From Yo-Yo Ma to Bizet: 3 Must-Attend Classical Events

Unholy Wars makes its Philadelphia premiere during Festival O23. / Photograph by William Struhs

Festival O23
Think opera is all “Nessun Dorma” and “Ave Maria”? This 11-day festival that delves into the past and future of the form in unique ways will change your mind. September 21st through October 1st in various locations.

Philadelphia Orchestra’s Opening Night
Yannick Nézet-Séguin and the orchestra return with special guest Yo-Yo Ma and works by Shostakovich, Rachmaninoff, and Jennifer Higdon, the Grammy-winning composer who lives right here in Philadelphia. Go. Enjoy the show. But whatever you do: Turn off your damn cell phones! For more on the scourge of cell phones at live performances — especially Philadelphia Orchestra performances — read here. September 28th at the Kimmel Center.

The Philadelphia Ballet meets the music of Bizet, with world premiere choreography by the ballet’s artistic director, Angel Corella. October 5th through 15th at the Academy of Music.

The Fringe Filter: Our Picks for Your Best Fringe Festival

The Philadelphia Fringe Festival is a lot. So many shows, so many pop-ups, so many clowns. It can be a bit overwhelming. That’s why we’ve scoured the schedule — it runs from September 7th to 24th — to come up with Fringe feats to fit your life.

See the full lineup at

Photograph courtesy of Gunnar Montana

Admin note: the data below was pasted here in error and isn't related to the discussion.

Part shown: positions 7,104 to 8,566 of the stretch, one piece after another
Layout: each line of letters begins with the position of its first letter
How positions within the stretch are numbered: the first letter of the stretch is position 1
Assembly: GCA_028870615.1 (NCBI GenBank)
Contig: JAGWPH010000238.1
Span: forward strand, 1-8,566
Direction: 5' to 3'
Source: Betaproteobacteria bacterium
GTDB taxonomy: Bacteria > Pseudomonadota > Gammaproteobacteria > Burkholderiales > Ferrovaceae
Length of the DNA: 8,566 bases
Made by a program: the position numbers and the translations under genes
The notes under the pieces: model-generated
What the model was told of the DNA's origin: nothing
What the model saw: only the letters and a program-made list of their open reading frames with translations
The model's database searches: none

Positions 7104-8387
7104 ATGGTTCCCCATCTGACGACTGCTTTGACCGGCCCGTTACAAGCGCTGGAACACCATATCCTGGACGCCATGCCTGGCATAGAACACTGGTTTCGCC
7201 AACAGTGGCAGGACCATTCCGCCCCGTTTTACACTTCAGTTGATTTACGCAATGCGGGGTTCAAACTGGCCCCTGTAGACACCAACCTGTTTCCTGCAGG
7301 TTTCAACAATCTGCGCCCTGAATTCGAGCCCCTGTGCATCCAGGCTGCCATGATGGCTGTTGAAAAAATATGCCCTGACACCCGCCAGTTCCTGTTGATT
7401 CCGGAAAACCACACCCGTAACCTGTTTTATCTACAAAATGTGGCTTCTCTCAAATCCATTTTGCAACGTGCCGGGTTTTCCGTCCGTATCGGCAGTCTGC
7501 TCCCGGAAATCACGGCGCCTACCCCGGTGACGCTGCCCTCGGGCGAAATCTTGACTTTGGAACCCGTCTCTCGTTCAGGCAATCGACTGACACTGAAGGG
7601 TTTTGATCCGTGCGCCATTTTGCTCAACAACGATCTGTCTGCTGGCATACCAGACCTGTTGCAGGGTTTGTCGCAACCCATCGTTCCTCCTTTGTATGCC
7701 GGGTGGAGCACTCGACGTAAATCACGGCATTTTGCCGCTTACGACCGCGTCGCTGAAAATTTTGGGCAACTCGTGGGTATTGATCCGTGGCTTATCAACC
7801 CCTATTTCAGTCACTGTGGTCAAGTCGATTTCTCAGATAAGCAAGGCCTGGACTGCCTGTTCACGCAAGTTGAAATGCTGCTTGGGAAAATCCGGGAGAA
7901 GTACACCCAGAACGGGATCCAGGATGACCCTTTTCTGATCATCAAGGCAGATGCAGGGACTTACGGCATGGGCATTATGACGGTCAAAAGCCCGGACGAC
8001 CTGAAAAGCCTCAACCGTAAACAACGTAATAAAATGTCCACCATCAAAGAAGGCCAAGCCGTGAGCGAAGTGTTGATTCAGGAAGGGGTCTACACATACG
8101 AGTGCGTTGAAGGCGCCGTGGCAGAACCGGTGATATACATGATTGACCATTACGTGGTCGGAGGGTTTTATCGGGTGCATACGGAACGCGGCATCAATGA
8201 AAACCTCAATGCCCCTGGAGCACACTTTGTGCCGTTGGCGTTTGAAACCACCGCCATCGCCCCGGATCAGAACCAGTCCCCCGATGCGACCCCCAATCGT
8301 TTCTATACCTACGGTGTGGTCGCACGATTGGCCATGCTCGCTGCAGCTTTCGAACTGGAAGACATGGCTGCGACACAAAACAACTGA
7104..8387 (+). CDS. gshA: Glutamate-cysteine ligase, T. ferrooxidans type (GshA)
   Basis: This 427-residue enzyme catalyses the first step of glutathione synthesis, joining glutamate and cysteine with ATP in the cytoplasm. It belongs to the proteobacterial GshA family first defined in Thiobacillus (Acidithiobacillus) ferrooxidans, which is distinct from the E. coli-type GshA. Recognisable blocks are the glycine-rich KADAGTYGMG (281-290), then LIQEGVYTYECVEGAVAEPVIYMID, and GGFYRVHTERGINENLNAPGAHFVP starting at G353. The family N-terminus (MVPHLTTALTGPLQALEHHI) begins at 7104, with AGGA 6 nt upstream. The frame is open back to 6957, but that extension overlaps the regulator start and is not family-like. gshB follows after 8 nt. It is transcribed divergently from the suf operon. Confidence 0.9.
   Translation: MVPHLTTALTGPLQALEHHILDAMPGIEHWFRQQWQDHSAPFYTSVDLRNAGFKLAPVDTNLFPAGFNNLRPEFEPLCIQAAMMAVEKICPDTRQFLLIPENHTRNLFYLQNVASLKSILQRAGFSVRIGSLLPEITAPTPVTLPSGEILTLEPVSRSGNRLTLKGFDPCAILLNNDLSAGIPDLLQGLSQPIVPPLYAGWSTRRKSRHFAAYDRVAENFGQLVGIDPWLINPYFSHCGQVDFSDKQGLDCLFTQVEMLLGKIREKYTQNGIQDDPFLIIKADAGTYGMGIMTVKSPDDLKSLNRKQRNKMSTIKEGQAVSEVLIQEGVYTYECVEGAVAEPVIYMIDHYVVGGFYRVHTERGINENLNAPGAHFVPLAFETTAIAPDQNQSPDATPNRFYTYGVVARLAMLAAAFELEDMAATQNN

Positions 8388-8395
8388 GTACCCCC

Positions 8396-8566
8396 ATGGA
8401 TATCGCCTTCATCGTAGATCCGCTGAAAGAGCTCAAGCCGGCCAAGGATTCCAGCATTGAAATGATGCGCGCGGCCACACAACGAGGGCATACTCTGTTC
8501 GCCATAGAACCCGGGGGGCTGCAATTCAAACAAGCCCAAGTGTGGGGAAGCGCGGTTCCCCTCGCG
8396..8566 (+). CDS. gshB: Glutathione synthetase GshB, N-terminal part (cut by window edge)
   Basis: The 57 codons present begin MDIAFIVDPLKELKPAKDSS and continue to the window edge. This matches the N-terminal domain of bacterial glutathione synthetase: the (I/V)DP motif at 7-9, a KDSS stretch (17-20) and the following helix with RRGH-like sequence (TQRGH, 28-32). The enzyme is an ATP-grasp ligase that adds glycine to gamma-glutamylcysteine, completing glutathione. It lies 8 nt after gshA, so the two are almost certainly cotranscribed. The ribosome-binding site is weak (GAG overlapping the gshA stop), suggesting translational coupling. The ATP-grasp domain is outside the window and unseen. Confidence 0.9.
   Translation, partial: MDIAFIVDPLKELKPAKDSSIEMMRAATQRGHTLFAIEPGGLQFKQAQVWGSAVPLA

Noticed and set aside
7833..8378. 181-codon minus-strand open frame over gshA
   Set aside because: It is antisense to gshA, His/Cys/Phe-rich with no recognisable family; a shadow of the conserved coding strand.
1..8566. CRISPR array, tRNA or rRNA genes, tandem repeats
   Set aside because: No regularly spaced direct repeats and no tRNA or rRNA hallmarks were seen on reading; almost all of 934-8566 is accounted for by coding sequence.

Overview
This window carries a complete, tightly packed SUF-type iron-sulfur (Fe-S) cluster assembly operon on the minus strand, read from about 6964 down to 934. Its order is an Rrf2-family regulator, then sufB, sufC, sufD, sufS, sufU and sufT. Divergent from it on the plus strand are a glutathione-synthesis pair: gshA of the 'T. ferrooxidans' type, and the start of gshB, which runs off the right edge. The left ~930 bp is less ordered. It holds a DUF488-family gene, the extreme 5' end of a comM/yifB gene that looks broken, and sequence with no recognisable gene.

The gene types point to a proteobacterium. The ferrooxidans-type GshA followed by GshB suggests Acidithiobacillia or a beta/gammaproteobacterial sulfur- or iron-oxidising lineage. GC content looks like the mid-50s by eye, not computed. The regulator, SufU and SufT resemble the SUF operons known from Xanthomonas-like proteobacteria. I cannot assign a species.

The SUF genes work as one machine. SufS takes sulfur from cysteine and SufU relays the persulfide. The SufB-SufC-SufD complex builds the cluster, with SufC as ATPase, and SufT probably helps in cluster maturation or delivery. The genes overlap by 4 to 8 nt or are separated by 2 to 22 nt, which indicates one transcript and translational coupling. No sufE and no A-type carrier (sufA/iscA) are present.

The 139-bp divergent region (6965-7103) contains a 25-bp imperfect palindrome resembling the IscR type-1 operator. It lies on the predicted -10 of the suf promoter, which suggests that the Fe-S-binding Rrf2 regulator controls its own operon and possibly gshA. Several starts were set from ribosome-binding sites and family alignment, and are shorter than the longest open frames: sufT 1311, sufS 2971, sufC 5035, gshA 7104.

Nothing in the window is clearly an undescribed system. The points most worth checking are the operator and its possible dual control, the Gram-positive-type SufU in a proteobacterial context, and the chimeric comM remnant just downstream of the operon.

If you’re looking for a sexy scare, Gunnar Montana’s Black Wood promises a femme-fatale tale set in a “supernatural forest.” Montana is a Brian Sanders JUNK alum and one of Philly’s busiest multi-hyphenates; he’s done it all — choreography, performance art, visual art, a freakin’ Flower Show installation. September 7th through 24th at the Latvian Society.

If you’re not afraid of the dark, go get lost in Idiopathic Ridiculopathy Consortium’s live “radio play” performance of Samuel Beckett’s absurdist drama All That Fall. Blindfolds will be provided. September 5th through 24th at the Bluver Theatre at the Drake.

nikki powerhouse

Nikki Powerhouse

If you’re up for an emotional journey, you need to be in the same room with Philly poet and performance artist Nikki Powerhouse. Her one-woman show The Softest­ Part of Her uses words and movement to create a spiritual, sensual experience. September 19th through 24th at the Community Education­ Center.